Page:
TAOS, N.M. — A judge’s decision to allow the release of an extended family accused of child abuse at a ramshackle desert compound in New Mexico prompted a political uproar Tuesday among prominent Republican lawmakers outraged by the ruling.
The controversy was stoked even further when court officials condemned threats of violence made against the judge who issued the ruling and evacuated several administrative court offices as a precaution.
State District Court Judge Sarah Backus on Monday cleared the way for the release of four defendants, despite assertions by prosecutors that the group was training children to use firearms for an anti-government mission and should remain in jail pending trial.
The father of a severely disabled boy who was kidnapped in Georgia will not be released because an arrest warrant has been issued for him in that state.
Eleven children were taken into custody at the squalid compound near the Colorado border during an Aug. 3 raid by authorities who returned three days later and recovered the body of a small boy.
Backus, an elected Democrat, said her decision to grant release to house arrest, with conditions such as wearing ankle monitors, was tied to recent reforms of the state’s pretrial detention system that set a high bar for incriminating evidence needed to hold suspects without bail.
Backus said Monday the state failed to provide evidence backing up key allegations in the case.
“The state alleges that there was a big plan afoot, but the state hasn’t shown to my satisfaction and by clear and convincing evidence what that plan was,” Backus told the courtroom, noting that none of the defendants has a criminal record.
Initiated by a statewide vote in 2016, New Mexico’s bail reforms are modeled after similar changes made in New Jersey and under consideration in California that reduce the role of money as a means of ensuring court appearances or making release impossible for potentially dangerous suspects.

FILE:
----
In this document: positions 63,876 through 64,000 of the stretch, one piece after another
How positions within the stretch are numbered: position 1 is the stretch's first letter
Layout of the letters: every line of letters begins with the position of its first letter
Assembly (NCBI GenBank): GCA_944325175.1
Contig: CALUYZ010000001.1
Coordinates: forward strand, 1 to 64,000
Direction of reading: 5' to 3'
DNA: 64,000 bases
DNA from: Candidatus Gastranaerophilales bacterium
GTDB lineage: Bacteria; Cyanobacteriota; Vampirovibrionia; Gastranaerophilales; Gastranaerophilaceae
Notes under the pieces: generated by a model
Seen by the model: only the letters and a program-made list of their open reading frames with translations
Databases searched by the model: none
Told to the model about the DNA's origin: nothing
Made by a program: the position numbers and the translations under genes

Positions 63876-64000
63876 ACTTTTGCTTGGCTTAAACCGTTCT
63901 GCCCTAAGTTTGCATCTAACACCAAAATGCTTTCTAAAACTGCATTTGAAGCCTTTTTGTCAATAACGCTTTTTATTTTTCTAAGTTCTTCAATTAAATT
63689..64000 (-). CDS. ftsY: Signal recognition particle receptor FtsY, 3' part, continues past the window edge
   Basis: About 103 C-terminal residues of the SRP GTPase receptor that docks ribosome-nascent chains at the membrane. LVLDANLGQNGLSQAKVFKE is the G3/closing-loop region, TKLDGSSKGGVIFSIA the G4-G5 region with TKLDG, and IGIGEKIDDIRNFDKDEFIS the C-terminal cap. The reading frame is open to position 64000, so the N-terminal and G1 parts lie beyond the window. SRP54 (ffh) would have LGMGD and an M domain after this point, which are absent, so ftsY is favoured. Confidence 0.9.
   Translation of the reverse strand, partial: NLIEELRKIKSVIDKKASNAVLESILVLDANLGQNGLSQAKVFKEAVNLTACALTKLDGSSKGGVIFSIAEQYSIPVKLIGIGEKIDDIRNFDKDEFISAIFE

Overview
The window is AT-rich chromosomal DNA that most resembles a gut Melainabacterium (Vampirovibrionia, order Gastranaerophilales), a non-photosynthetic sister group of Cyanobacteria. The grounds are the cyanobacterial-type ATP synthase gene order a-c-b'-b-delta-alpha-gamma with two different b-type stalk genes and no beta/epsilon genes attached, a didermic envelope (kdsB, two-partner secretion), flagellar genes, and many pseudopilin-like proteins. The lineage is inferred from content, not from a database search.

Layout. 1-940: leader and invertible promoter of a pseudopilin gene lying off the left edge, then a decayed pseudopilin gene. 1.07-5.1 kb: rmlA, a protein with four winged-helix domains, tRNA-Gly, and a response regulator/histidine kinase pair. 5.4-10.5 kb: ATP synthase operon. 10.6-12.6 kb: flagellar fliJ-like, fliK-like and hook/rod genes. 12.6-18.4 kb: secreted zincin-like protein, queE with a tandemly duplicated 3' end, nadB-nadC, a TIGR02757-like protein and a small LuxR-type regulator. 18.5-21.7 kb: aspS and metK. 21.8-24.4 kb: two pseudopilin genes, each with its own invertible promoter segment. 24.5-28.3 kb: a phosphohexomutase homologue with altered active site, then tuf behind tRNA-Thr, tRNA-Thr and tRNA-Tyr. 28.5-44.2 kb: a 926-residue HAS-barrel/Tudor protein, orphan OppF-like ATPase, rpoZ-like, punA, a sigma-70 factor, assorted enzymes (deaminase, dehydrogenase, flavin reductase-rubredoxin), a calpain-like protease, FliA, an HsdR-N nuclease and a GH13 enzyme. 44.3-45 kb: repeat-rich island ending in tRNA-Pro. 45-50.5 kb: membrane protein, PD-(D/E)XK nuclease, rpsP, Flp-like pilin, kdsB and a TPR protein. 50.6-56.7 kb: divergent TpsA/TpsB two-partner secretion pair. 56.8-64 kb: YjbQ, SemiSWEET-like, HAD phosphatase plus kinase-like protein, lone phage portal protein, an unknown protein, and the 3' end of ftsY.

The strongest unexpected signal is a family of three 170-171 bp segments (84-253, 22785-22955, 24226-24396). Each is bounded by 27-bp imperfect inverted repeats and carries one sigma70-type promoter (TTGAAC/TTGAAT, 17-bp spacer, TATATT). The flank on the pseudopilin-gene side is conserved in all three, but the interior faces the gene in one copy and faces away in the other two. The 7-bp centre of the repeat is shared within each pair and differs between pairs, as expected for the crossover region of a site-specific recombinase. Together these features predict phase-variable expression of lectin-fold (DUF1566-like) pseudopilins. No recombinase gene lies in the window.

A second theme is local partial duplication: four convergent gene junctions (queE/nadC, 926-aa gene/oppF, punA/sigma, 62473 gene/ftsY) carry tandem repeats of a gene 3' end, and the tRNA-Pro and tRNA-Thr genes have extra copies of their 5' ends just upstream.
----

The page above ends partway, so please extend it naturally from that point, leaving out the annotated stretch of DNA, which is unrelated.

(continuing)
New Mexico Gov. Susana Martinez, a Republican and a former district attorney, said Tuesday she “strongly disagreed” with the judge’s decision and renewed her criticism of rules for pretrial detention that are determined in part by the state Supreme Court.
Medical examiners have yet to determine conclusively whether the body found at the compound outside Amalia was that of Abdul-ghani — the missing son of compound resident Siraj Ibn Wahhaj. Other relatives have said or told authorities that the remains are those of Abdul-ghani.
Backus set bail at $20,000 with no up-front deposit — just a threat of a fine if defendants break condition of their release.
Court testimony Monday by n FBI agent shed light on the fate of the boy whose body was found.
Agent Travis Taylor said a 15-year-old resident of the compound described attempts to cast demonic spirits the child through a ritual that involved reading passages from the Quran while Siraj Ibn Wahhaj held a hand on the boy’s forehead,
The boy apparently died after one of the sessions, Taylor said.